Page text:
Reps. Chris Van Hollen and Gerry Connolly have put forward another draft Syria force authorization. Here are some of the bill's key provisions, beginning with the authorization itself:
SEC. 2. AUTHORIZATION FOR USE OF UNITED STATES ARMED FORCES.(a) AUTHORIZATION.—Subject to the limitations set forth in this joint resolution, the President is authorized to use the United States Armed Forces to prevent and deter the further use of chemical weapons in Syria or by Syria against any other group or country(b) LIMITATION.—The authority granted in sub-section (a) excludes the authority to deploy United States Armed Forces on the ground in Syria except with respect to efforts to rescue United States personnel.
There's also this oddly phrased, two-part sunset mechanism:
SEC. 3. SUNSET.(a) IN GENERAL.—Subject to subsection (b), the authority granted in section 2(a) shall expire upon the conclusion of each military action conducted by the United States Armed Forces beginning after the initial military action conducted by the United States Armed Forces, unless the President certifies to Congress in writing with respect to such subsequent military action that the President finds with high confidence that Syria has used chemical weapons since the conclusion of the immediately preceding military action conducted by the United States Armed Forces.(b) FINAL SUNSET.—Notwithstanding any other provision of law, the authority granted in section 2(a) shall expire on the date that is 60 days after the date of the enactment of this joint resolution.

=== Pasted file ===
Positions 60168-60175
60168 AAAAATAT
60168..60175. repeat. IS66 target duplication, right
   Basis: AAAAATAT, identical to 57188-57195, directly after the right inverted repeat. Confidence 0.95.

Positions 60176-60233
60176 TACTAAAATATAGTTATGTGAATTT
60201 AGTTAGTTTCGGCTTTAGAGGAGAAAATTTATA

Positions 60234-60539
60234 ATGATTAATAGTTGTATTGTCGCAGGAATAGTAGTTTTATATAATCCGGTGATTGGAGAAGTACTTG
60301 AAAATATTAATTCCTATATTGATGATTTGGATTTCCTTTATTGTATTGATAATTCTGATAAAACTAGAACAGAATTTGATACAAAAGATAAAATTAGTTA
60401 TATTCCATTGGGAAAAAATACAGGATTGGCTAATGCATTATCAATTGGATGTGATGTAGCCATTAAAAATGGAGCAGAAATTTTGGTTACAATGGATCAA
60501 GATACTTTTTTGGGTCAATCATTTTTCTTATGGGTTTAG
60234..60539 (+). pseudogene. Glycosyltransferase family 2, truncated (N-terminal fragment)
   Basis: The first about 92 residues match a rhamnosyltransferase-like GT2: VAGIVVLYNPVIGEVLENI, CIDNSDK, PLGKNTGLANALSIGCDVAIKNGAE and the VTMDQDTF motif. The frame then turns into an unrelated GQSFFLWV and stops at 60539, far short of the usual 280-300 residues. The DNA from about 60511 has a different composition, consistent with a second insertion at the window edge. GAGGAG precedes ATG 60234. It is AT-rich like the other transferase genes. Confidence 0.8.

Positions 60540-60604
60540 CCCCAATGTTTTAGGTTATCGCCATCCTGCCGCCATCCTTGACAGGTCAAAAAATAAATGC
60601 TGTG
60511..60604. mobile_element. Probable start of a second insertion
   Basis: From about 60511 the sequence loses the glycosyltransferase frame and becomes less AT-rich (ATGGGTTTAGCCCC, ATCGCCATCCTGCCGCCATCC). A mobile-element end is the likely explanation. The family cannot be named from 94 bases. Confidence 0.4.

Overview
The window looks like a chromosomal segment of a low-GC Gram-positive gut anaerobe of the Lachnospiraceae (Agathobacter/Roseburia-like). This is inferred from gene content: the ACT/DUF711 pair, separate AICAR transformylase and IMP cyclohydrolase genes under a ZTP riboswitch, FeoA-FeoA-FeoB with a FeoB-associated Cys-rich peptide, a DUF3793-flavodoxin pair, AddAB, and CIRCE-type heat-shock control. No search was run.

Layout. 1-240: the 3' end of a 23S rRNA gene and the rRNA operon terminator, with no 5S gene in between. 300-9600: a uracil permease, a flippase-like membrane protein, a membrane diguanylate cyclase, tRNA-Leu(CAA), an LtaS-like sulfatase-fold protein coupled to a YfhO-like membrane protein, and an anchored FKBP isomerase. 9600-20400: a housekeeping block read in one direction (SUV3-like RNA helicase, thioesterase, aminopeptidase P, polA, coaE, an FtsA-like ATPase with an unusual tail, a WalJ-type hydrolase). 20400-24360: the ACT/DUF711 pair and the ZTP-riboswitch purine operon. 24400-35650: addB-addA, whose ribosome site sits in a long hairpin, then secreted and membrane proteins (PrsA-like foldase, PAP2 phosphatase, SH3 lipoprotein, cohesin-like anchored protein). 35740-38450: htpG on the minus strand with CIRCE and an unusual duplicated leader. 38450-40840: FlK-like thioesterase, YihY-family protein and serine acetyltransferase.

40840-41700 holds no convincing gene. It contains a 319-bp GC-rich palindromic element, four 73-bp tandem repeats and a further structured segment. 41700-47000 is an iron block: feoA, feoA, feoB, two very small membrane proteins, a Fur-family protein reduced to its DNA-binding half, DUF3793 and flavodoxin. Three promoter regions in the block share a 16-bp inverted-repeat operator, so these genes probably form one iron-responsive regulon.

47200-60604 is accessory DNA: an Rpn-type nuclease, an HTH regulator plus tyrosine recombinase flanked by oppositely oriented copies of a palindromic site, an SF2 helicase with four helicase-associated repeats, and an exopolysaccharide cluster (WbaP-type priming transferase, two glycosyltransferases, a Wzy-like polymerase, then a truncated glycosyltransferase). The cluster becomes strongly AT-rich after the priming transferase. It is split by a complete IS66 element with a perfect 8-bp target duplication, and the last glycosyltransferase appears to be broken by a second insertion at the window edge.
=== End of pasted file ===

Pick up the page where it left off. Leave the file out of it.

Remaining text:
Lastly, I note that the preamble to the bill includes---like the SFRC's draft---certain congressional "whereas" findings. However, the Van Hollen/Connolly proposal here pointedly does not state, as the SFRC's proposal did, that the President has freestanding constitutional authority to use force, in order to defend the United States' "national security interests." To be sure, the Van Hollen/Connolly bill, like the SFRC bill, notes that in 2003, Congress found that Syria's acquisition of WMD threatened those very interests. But the Representatives' proposal nevertheless stops short of suggesting, a la the SFRC draft, a broad basis for unilateral presidential action. Instead, and to the contrary, the bill touts the need for "unified action" by the legislative and executive branches.